MESA

Mapping Eco-Social Assets

Lead researcher: Flora Samuel

 

 

 

 

 

 

 

 

 

UPCOMING SYMPOSIUM- The Missing Map: Mapping Social Impact
To register please email: n.m.eames@reading.ac.uk  

CURRENT WORKS - MESA Blog
Sta Rosa – site for Santo Tomas study

Mapping Eco Social Assets (MESA) is a two year Newton Funded collaborative project between the Schools of Architecture at the University of Reading and Santo Tomas in Manila in the Philippines. The aims of the project are:

  1. To develop a culture of collaborative urban research across the two universities and local stakeholders, by exploring the challenge of protecting and enhancing eco-social assets during the process of regeneration and gentrification;
  2. To generate eco-social asset maps of neighbourhoods in Santa Rosa and in Reading in collaboration with the people in these areas;
  3. Develop planning guidance in the form of a taxonomy of eco-social assets for each neighbourhood, to be extrapolated into planning guidance for each city;
  4. Develop tools and processes for shared learning and a shared understanding of eco-social assets across the two locations, in doing so contributing to the research field of inclusive place making;
  5. Formulate an action plan for future collaboration teased out through a further research funding application and summarized in a reflective report.

The focus of this project is on recording and preserving the freely available social assets – for example meeting places, market places, community halls, playgrounds, public open spaces and green infrastructure (planned and unplanned urban greenery). These have a particularly strong impact on the wellbeing of low income groups, but can can quickly be overrun in situations of rapid urbanisation and change or be destroyed through extreme weather. This project will use participatory design techniques to map social assets and green infrastructure – eco-social assets – in two small cities, exploring the connections between them. It will also assess and identify particular types of eco-social assets distinctive to the two cities through comparative analyses, in this way highlighting the unique qualities of ‘place’ in either environment important for identity as cities become more homogeneous.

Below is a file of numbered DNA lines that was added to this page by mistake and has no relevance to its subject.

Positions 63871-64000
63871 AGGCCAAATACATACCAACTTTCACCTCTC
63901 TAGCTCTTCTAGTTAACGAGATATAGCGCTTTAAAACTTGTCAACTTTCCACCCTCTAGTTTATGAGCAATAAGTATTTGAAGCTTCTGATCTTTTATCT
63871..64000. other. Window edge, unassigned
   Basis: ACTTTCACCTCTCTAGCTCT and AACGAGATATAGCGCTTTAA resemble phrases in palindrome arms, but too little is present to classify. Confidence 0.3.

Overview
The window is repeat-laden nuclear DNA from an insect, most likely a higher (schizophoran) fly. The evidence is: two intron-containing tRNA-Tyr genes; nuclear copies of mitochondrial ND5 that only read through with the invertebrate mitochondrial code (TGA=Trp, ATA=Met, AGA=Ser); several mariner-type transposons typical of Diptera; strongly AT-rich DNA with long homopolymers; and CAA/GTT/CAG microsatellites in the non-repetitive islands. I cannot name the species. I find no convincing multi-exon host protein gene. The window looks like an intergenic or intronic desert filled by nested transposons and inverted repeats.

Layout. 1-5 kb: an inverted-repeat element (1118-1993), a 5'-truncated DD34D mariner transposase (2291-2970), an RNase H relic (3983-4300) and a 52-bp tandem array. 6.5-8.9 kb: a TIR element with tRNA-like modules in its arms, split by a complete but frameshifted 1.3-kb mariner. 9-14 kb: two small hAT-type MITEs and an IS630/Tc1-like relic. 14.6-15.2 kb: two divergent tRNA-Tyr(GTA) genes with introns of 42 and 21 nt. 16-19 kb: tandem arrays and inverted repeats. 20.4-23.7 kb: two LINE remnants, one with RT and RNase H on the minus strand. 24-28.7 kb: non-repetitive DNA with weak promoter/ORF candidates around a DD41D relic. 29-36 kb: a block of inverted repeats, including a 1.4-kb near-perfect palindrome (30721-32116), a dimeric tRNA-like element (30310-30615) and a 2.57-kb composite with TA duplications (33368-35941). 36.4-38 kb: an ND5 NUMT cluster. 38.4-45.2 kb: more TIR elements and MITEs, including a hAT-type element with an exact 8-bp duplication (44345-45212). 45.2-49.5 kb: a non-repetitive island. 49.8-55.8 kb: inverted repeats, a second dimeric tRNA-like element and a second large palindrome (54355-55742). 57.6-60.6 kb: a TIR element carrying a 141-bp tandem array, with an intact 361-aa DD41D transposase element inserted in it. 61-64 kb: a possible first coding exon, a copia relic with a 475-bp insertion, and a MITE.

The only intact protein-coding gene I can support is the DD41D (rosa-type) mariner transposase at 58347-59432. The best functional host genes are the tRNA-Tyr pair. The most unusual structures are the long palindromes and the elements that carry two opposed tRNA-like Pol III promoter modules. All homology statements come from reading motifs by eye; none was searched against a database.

The Newton Fund builds research and innovation partnerships with 17 partner countries to support their economic development and social welfare, and to develop their research and innovation capacity for long-term sustainable growth. It has a total UK Government investment of £735 million up until 2021, with matched resources from the partner countries.

The Newton Fund is managed by the UK Department for Business, Energy and Industrial Strategy (BEIS), and delivered through 15 UK delivery partners, which include the Research Councils, the UK Academies, the British Council, Innovate UK and the Met Office.

For information please contact: Eli Hatleskog (Email: e.k.hatleskog(a)reading.ac.uk)

Urban green space in Reading